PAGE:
Former Royal Air Force Senior Aircraftman Dean Mills has been serving on the Coronavirus frontline after being called up to help in a major hospital’s Intensive Care Unit (ICU).
The 49-year-old Blesma Member, who left the forces after a serious climbing accident, has been working 13-hours shifts with up to 11 hours spent in full protective gear and face mask.
Dean, who was in the RAF for ten years, is now a key ICU team member at St. James’ Hospital in Leeds, a regional centre for treating Covid-19 patients.
“It has been very tough. We have lost some people but, thankfully, seen lots go back to their families,” he says. “We do our best every shift and the professionalism here is outstanding.
“We work as a team so it is like being back in the forces. I look after my lot and they look after me. We make sure we have the right Personal Protective Equipment (PPE) on and help each other.
“There is also a huge sense of pride in what we do.”
Dean was working at the hospital’s Theatres department as a perioperative assistant nurse when he was called up to the Covid wards to join the effort to cope with a surge of seriously ill patients as the virus spread around the nation.
He works night shifts, three days on, three days off, and adds:
“There is an intensity to it which is draining and being in the PPE is hot and exhausting. It is not nice and you feel claustrophobic and, at times, it is scary for some people.
“But help is there if we need it and we all keep each other’s spirits up. I’m a bit of a joker so have a laugh and help keep morale up. I’m originally from Kent so there is a bit of banter about soft Southerners with some of the patients here.
“It is good to lighten the mood and have personal contact when you can. Again, it’s like the forces in that you have bad days and good days and have a laugh where possible.
“But we all know that this is a serious job and how important it is to people to know their loved ones are in safe hands.”
Dean, who is chairman of the Royal Air Force Association in Batley, enlisted from school and was on a mountain rescue training mission when he fell down a crevasse in Wales and suffered severe injuries to his left leg and hands in 1993.
He then worked as in the civil service as an IT specialist and joined the International Rescue Corps, which runs missions to disaster zones around the world, where he developed an interest in medicine and decided to join the NHS.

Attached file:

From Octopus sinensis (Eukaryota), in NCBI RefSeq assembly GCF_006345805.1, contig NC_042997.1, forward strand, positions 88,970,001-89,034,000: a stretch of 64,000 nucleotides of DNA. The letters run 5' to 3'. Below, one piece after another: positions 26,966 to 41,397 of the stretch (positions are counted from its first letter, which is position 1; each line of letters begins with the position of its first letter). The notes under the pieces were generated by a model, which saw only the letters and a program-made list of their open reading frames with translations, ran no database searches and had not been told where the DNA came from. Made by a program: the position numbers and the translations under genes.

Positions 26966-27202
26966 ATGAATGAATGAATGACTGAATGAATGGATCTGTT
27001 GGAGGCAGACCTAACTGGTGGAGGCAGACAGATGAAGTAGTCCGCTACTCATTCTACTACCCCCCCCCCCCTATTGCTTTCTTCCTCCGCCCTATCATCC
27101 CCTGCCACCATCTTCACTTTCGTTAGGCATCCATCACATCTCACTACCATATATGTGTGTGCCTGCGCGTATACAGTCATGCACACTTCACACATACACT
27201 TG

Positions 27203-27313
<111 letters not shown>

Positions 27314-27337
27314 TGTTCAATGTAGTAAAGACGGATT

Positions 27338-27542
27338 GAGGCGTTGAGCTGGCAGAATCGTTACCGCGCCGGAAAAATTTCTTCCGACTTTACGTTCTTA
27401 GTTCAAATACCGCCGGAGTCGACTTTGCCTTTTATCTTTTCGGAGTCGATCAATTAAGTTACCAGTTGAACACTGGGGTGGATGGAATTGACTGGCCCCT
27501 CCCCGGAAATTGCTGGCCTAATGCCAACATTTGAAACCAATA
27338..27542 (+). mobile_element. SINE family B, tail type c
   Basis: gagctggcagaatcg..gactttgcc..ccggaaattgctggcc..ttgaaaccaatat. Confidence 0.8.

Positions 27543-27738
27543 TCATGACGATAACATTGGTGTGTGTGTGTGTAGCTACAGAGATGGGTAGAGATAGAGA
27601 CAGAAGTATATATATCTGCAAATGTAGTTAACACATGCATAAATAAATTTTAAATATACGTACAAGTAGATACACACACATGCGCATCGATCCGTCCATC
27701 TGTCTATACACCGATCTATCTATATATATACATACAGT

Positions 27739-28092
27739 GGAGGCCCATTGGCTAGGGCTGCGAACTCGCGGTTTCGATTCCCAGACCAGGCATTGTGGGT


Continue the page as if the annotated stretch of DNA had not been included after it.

“It took me 18 months to rehabilitate after the accident but I had to leave the service which I found very difficult,” adds Dean. “It was a big adjustment because the RAF was my life at the time.
“I was always interested in the medical aspect of search and rescue so I decided to retrain to become a nurse, which is ongoing.
“The leg is a bit of an issue and I’ve thought about amputation at times but I also think I’m luckier than a lot in that I still have some use of it.
“The shifts can be tough but we want everyone to know that we are coping. We want people stay at home as instructed because we are getting ICU beds empty and we don’t want to fill them up again.
“The message is stay at home; you don’t want to be in an ICU bed. If you do, you are also helping saving lives. We all want to go back to our normal roles as soon as possible.”
About Blesma, The Limbless Veterans
Blesma, The Limbless Veterans was formed in the years following the First World War and became a national charity in 1932. Blesma is dedicated to assisting serving and ex-Service men and women who have suffered limb loss or the loss of use of a limb, an eye or loss of sight. We support these men and women and their families in their communities throughout the UK and overseas.
Since 1932, we have been the only national Service charity that supports limbless veterans for the duration of their lives; just as we are still caring for our surviving World War II veterans, we also look after those who have survived complex trauma injuries through recent conflicts, accidents or illness, and will need our specialised support as they face the long journey ahead. Blesma aims to ensure that all serving or ex-service men and women who have lost sight, limbs or the use of limbs can lead independent and fulfilling lives and will not be failed, forgotten or left behind.
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